With my recent article "Caveats And Possible Abuse Of IP Accounting: A Look At Research In Motion" as a prime example, I sometimes like to take an in-depth look at financial statements and the esoteric accounting behind them. While financial statements are usually great reading for inducing sleepiness, sometimes there are some interesting things hidden within. Buried in the heart of Research In Motion's (RIMM) latest quarterly reports (RIM, fiscal 2012) they note some interesting things about their revenues that have not been widely spread.
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First, and maybe most notably, 77% of their $10.9 billion in revenue for the first nine months of fiscal 2012 was from hardware. That is interesting for obvious reasons, but also because while they rightfully tout 75 million subscribers, only 21% of revenues are coming from services. Also somewhat interesting is that hardware and service revenues rose and fell respectively from the prior year by about 4% each. They note that the drop in hardware revenue was "made up of devices that have lower average selling prices and gross margins as compared to those sold in…fiscal 2011". They also attribute the fall due to "PlayBook tablet sell-through programs". Moreover they note a ".4 million (increase) in the volume of BlackBerry handheld devices sold".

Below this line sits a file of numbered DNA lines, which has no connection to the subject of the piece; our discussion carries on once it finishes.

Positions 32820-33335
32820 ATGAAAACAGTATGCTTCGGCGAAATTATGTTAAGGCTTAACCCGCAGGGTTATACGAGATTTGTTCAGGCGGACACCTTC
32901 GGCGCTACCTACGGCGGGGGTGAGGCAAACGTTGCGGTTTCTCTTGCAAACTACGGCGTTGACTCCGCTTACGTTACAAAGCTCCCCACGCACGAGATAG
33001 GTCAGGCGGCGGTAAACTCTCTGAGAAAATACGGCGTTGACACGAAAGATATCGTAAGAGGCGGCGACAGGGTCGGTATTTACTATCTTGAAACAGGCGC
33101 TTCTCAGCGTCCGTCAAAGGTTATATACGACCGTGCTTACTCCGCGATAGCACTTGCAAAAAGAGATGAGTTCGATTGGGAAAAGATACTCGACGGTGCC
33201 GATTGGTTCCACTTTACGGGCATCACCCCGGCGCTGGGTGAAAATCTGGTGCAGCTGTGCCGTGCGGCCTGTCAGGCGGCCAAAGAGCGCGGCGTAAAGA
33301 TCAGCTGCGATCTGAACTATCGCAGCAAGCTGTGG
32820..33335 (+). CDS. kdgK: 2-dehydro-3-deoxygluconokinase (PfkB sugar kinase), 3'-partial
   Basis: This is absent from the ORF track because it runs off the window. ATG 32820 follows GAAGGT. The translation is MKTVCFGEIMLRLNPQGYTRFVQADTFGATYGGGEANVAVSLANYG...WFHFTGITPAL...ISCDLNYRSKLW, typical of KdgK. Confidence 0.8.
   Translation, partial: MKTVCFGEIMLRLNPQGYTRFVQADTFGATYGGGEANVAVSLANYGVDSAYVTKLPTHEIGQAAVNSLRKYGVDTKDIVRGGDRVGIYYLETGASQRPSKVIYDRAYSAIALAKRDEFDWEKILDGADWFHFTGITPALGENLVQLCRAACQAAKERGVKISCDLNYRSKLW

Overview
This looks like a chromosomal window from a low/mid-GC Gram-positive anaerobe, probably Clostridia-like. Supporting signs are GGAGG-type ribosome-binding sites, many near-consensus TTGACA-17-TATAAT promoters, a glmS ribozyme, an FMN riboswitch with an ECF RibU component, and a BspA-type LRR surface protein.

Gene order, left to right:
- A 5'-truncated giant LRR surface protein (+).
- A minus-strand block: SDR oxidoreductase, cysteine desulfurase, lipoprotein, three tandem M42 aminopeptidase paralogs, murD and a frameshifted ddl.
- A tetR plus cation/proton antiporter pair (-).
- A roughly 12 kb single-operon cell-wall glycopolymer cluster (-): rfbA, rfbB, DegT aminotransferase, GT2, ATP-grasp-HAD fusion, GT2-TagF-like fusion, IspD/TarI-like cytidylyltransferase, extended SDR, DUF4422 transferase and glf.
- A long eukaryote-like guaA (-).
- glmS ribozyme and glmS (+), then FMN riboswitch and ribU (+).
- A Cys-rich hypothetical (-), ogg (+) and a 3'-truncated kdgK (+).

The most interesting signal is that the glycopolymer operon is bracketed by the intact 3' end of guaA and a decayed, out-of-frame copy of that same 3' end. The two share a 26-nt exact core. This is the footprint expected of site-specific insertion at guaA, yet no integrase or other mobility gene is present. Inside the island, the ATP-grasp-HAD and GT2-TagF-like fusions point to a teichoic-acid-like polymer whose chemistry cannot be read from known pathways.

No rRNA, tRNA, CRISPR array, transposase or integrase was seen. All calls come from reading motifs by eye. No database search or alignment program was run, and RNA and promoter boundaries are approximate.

Additionally, service revenue while only 21%, increased 28% or $645 million over the previous year. This increase was in spite of the $54 million Q3 Service Interruption. Geographically, international markets drove BlackBerry service plans and subscriber base. They mention the United Kingdom, France, South Africa, Mexico and Argentina. Probably most interesting to this author, they note that 58% of revenues came from outside the U.S., U.K., and Canada. And sales in the U.S. represented only 24% of total revenue, down significantly from the year before. The U.K. and Canada respectively made up 10% and 8% of revenues. They also note a $1.2 billion, or 19% decrease in gross margin.
Contemplating RIMM's geographical related numbers is very interesting considering their reported presence in India and Indonesia among others. Even more detailed explanations of revenues including geographic-specific breakdowns would help flesh out the numbers already presented. While interesting, they are not particularly useful without seeing more contexts. Additionally with lots of talk in the news about lost corporate accounts such as Halliburton (Techcrunch), it is also interesting to be reminded of the percentage breakdown between hardware and service revenues.
There are clear positives and negatives to take away from these numbers. They are neither resoundingly positive nor negative. Earnings on the horizon at the end of March are one of their next notable known events, with negative growth forecasted. They also have new products to be released relatively soon, but so do competitors such as Apple (NASDAQ:AAPL). Viewing RIMM as value play right now is not completely out of reason. In fact there is a real possibility that the worst is behind them, but this play is certainly not for the risk averse.
Disclosure: I am short RIMM.